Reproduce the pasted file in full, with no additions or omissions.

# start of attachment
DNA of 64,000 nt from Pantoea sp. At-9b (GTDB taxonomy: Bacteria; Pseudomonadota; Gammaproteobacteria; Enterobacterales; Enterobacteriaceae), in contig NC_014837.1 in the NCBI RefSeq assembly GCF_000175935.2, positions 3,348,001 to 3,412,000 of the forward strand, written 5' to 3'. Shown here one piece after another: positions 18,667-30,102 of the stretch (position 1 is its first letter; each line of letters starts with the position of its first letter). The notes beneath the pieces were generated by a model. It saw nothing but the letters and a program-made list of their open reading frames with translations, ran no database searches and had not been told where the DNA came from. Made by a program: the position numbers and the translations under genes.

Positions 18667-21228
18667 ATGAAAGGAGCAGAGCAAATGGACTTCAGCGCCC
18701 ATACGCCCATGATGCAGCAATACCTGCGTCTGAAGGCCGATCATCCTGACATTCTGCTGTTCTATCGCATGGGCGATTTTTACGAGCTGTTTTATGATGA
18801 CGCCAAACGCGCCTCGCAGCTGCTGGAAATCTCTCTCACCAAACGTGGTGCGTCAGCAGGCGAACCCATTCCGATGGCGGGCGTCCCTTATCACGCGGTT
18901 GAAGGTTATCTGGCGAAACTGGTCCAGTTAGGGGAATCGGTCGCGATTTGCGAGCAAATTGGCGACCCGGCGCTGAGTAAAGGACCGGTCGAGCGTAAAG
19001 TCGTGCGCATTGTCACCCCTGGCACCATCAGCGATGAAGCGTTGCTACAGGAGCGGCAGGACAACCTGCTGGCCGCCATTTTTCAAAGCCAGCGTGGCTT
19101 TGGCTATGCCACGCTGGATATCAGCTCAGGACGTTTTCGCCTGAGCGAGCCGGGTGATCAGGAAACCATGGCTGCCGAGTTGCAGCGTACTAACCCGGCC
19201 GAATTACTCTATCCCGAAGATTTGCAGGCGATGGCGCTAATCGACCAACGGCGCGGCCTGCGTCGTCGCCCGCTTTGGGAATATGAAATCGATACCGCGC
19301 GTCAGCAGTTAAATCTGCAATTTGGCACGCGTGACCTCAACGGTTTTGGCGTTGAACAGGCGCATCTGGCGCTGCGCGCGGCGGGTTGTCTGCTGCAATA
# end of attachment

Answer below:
DNA of 64,000 nt from Pantoea sp. At-9b (GTDB taxonomy: Bacteria; Pseudomonadota; Gammaproteobacteria; Enterobacterales; Enterobacteriaceae), in contig NC_014837.1 in the NCBI RefSeq assembly GCF_000175935.2, positions 3,348,001 to 3,412,000 of the forward strand, written 5' to 3'. Shown here one piece after another: positions 18,667-30,102 of the stretch (position 1 is its first letter; each line of letters starts with the position of its first letter). The notes beneath the pieces were generated by a model. It saw nothing but the letters and a program-made list of their open reading frames with translations, ran no database searches and had not been told where the DNA came from. Made by a program: the position numbers and the translations under genes.

Positions 18667-21228
18667 ATGAAAGGAGCAGAGCAAATGGACTTCAGCGCCC
18701 ATACGCCCATGATGCAGCAATACCTGCGTCTGAAGGCCGATCATCCTGACATTCTGCTGTTCTATCGCATGGGCGATTTTTACGAGCTGTTTTATGATGA
18801 CGCCAAACGCGCCTCGCAGCTGCTGGAAATCTCTCTCACCAAACGTGGTGCGTCAGCAGGCGAACCCATTCCGATGGCGGGCGTCCCTTATCACGCGGTT
18901 GAAGGTTATCTGGCGAAACTGGTCCAGTTAGGGGAATCGGTCGCGATTTGCGAGCAAATTGGCGACCCGGCGCTGAGTAAAGGACCGGTCGAGCGTAAAG
19001 TCGTGCGCATTGTCACCCCTGGCACCATCAGCGATGAAGCGTTGCTACAGGAGCGGCAGGACAACCTGCTGGCCGCCATTTTTCAAAGCCAGCGTGGCTT
19101 TGGCTATGCCACGCTGGATATCAGCTCAGGACGTTTTCGCCTGAGCGAGCCGGGTGATCAGGAAACCATGGCTGCCGAGTTGCAGCGTACTAACCCGGCC
19201 GAATTACTCTATCCCGAAGATTTGCAGGCGATGGCGCTAATCGACCAACGGCGCGGCCTGCGTCGTCGCCCGCTTTGGGAATATGAAATCGATACCGCGC
19301 GTCAGCAGTTAAATCTGCAATTTGGCACGCGTGACCTCAACGGTTTTGGCGTTGAACAGGCGCATCTGGCGCTGCGCGCGGCGGGTTGTCTGCTGCAATA